If we break this down even further, in running you complete a lap by circling around the entire track one time – and by doing this you will end up finishing your race where you initially started it.

This very idea of finishing where you started is what has got people so confused with the lap/length situation in swimming – whether you are a new swimmer or whether you do not swim. 

This notion will have undoubtedly tricked you into believing that you need to finish where you have started in order for you to have completed a lap.

If you put this fully into the context of swimming then this means that you will have had to come back to exactly where you have started. This would be coming back to the starting blocks in order to complete a lap which is totally wrong. 

What is pretty clear to us is that swimming is different from all other lap-related sports. When you swim, you swim in a straight line, so your track becomes a straight line. It is not looped and it is not circular like other lap-related sports.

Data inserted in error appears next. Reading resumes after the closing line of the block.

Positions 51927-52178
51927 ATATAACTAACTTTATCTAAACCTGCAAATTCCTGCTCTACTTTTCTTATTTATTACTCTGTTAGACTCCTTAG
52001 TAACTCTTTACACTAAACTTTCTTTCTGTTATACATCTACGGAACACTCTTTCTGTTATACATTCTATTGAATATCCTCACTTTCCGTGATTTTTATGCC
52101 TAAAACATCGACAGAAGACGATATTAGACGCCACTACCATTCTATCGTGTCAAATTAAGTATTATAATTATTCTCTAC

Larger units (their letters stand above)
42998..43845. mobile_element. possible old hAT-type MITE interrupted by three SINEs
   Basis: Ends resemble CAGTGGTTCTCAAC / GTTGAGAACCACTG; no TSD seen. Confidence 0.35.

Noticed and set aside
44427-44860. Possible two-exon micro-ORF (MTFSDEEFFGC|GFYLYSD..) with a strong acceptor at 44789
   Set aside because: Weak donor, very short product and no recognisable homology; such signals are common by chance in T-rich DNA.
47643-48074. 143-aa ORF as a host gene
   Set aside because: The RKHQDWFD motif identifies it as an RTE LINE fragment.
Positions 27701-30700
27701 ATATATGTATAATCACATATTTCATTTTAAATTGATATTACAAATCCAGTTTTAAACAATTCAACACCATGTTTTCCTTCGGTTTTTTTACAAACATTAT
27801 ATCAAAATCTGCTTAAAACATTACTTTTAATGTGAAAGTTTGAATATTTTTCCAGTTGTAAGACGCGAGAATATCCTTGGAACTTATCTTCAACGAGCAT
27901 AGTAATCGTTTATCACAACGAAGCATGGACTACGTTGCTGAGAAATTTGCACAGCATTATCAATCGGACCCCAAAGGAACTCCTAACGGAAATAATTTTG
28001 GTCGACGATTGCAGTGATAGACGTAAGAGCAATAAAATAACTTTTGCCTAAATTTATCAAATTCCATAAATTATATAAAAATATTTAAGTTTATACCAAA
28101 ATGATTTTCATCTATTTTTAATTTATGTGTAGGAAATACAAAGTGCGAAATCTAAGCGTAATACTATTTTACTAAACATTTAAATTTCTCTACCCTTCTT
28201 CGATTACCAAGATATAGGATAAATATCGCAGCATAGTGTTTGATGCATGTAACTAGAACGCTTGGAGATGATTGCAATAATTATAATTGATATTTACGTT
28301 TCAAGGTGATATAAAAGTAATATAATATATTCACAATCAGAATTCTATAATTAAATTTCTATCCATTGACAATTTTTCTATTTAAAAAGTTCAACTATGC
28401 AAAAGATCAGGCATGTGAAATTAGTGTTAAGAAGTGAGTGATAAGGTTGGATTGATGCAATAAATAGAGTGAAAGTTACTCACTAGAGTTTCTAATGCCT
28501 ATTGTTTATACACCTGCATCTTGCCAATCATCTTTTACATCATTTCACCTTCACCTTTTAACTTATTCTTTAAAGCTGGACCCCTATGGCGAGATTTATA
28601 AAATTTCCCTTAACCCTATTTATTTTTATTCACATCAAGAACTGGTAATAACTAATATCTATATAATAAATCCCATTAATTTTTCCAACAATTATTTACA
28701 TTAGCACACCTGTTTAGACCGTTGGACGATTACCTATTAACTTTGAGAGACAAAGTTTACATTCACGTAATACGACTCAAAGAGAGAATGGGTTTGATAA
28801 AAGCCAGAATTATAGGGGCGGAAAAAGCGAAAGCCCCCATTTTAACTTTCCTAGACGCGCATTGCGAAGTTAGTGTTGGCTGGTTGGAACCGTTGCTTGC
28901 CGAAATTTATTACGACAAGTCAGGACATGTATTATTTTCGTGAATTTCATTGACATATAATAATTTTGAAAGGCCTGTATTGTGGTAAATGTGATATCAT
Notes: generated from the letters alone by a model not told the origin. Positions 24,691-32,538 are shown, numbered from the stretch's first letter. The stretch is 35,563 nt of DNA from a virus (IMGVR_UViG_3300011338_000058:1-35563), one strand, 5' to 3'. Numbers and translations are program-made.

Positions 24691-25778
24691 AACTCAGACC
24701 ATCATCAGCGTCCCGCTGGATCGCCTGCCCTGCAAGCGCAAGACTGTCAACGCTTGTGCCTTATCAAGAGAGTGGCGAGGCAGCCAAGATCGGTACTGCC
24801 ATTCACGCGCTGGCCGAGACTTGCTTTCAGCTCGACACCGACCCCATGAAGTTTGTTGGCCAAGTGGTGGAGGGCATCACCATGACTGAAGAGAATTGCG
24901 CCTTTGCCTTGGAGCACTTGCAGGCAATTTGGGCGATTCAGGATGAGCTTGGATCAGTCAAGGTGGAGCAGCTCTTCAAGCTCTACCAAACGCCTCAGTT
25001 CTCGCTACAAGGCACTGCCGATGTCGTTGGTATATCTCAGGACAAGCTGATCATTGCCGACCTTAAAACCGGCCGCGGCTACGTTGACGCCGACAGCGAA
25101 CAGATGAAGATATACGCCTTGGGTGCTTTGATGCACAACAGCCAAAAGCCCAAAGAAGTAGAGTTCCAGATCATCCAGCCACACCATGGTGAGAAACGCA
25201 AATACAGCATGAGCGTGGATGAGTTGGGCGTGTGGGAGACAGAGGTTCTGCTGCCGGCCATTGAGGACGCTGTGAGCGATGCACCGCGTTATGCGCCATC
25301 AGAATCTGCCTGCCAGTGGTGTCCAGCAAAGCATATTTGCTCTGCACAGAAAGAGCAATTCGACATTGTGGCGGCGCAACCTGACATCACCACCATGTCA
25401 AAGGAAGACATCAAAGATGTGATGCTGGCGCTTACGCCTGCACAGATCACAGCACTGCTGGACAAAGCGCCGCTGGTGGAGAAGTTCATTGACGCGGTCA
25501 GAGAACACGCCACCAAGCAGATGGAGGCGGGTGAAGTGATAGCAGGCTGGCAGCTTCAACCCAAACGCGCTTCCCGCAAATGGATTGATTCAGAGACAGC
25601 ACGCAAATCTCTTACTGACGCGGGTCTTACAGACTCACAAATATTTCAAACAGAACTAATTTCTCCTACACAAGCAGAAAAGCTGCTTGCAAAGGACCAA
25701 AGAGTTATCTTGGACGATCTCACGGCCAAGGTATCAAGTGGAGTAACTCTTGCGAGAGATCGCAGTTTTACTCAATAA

To complete a lap you need to complete the track and this is a different sort of length or lap for a swimmer than it would be for a runner. When it comes to swimming, the pool itself from one side to the other becomes the track.

There is a misconception that a lap is two lengths of a pool, which is not the case. This is something that a lot of casual swimmers will believe. This in turn causes a pretty big spark for a debate that really does not exist.

Or, to put it another way for you: there is no debate. This is wrong. That is a fact. 

Competitive swimmers have set the standards and also the definitions for these kinds of terms. So, it is only right that we just carry these on and avoid any more confusion.

There needs to be a consistency in sporting terminology – if there isn’t then this just defeats the point of having any kind of technical term in any sport. Ever. Do not get us wrong, it is easy to mix up the terms – but that is where we come in.